Motueka Island towers above us as we approached it. Created by volcanic activity, the island is now dense with pohutukawa trees, surrounded by shags (seabirds). One seal is even spotted lying on the rocks. We kayak the perimeter and head to Cathedral Cove, stopping every 10 minutes for Haydn to tell us more about the incredible geographical history of this coastline, superbly demonstrated by the rock tunnel we kayak through.
Cathedral Cove landing
Cathedral Cove is straight ahead! Our next mission is to land on the beach without catching a wave, so we don’t land face first in the sand. Haydn gets us all on the beach super smoothly. Now we have half an hour to rampage Cathedral Cove with the rest of the tourists. Cathedral Cove is one of the busiest beaches we have seen in New Zealand on previous occasions, (maybe with the exception of Hot Water Beach at low tide in summer), but all we can say is: THANK GOD FOR SHOULDER SEASON! We cannot stress enough how much of a difference it makes coming here in winter instead of summer. The only f*cking tourist getting in the way of Laura’s photos was Robin.
Coffee on the beach
Hayden takes our coffee order, and we are expecting, you know, a Thermos full of hot chocolate and coffee, but, after we come back to base, Hayden has a purple picnic blanket out and his is making freakin’ barista-style coffee! Especially on a picnic blanket the colour of royalty, we feel pretty Goddamn posh right now. It is a really nice touch.
Back on the ocean, we kayak into a small sea cave with a mini beach of its own. Hayden’s stories of local Maori legends and the geological history echo off the cave walls.
Good job no one can see us in our van. Oh wait, they can.
From then on, the rest of the kayaking trip is cruisey back to Hahei Beach, having a casual conversation with Hayden about shark conservation and such like. Finally, we land back on Hahei Beach, quickly helping put the equipment away so we can get warmer faster.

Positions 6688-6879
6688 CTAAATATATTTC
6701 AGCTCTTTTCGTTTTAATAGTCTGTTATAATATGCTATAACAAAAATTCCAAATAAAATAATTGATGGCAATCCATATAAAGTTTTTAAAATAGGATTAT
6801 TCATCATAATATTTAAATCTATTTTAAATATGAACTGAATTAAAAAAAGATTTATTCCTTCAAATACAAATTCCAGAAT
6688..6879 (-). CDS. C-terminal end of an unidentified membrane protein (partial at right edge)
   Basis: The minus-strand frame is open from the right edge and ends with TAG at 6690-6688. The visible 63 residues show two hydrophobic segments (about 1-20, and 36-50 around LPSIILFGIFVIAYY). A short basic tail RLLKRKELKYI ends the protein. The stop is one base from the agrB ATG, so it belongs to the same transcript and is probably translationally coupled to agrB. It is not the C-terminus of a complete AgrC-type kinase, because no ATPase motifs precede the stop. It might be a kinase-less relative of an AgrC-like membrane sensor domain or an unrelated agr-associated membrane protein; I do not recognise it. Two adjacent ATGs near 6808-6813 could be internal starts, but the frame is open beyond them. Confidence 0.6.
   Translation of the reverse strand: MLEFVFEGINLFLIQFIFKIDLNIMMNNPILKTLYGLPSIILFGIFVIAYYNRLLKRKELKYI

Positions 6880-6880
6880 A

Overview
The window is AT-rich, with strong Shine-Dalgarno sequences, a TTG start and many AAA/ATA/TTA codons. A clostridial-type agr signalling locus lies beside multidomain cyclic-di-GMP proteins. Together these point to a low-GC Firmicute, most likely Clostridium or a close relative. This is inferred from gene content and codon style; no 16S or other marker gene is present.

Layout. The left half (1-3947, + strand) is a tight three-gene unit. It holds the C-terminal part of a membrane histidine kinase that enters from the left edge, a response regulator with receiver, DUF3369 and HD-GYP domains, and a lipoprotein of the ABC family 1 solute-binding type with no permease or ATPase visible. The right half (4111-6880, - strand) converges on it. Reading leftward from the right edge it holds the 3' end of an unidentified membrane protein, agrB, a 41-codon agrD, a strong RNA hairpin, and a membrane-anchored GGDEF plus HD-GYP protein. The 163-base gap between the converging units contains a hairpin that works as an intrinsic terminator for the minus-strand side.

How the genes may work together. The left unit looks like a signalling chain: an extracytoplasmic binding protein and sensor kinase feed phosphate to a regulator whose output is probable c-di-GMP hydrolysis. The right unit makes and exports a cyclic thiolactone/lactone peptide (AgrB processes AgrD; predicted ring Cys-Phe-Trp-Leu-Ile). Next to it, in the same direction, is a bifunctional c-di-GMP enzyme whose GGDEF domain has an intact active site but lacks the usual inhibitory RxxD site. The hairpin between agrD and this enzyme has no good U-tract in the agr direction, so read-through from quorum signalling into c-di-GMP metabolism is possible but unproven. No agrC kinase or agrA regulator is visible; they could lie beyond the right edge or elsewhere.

It’s fair to say we are pretty pumped right now! The 9-minute drive back to Hot Water Beach is boomin’ as we played loud moronic dub step music. It is keeping us a bit warmer too. (The only downside to the shoulder season in New Zealand is the fact that it’s a little chilly).
We are spending our last night in Hot Water Beach Top 10 Holiday Park tonight, before we move onto Waihi tomorrow! Check back with us then!
Spherical Image - RICOH THETA
Kayaks assemble! Spherical Image - RICOH THETA
Check out more epic water activities in New Zealand like this one in Top 8 Water Sports Activities to do in New Zealand. Of course, Cathedral Cove is your ultimate token tourist photo in the North Island. Check out the others in 10 Token Tourist Photos You Have to Take in the North Island. Finally, find out more awesome stuff to do in the Coromandel in Coromandel – Guide for Backpackers.
We’re going to say it: we’re pretty proud of the photos we got from this trip, so check them out with some insider travel tips on HerePin, and get liking on Instagram! Share your photos with us at #BackpackerGuideNZ to be featured.
So long for now!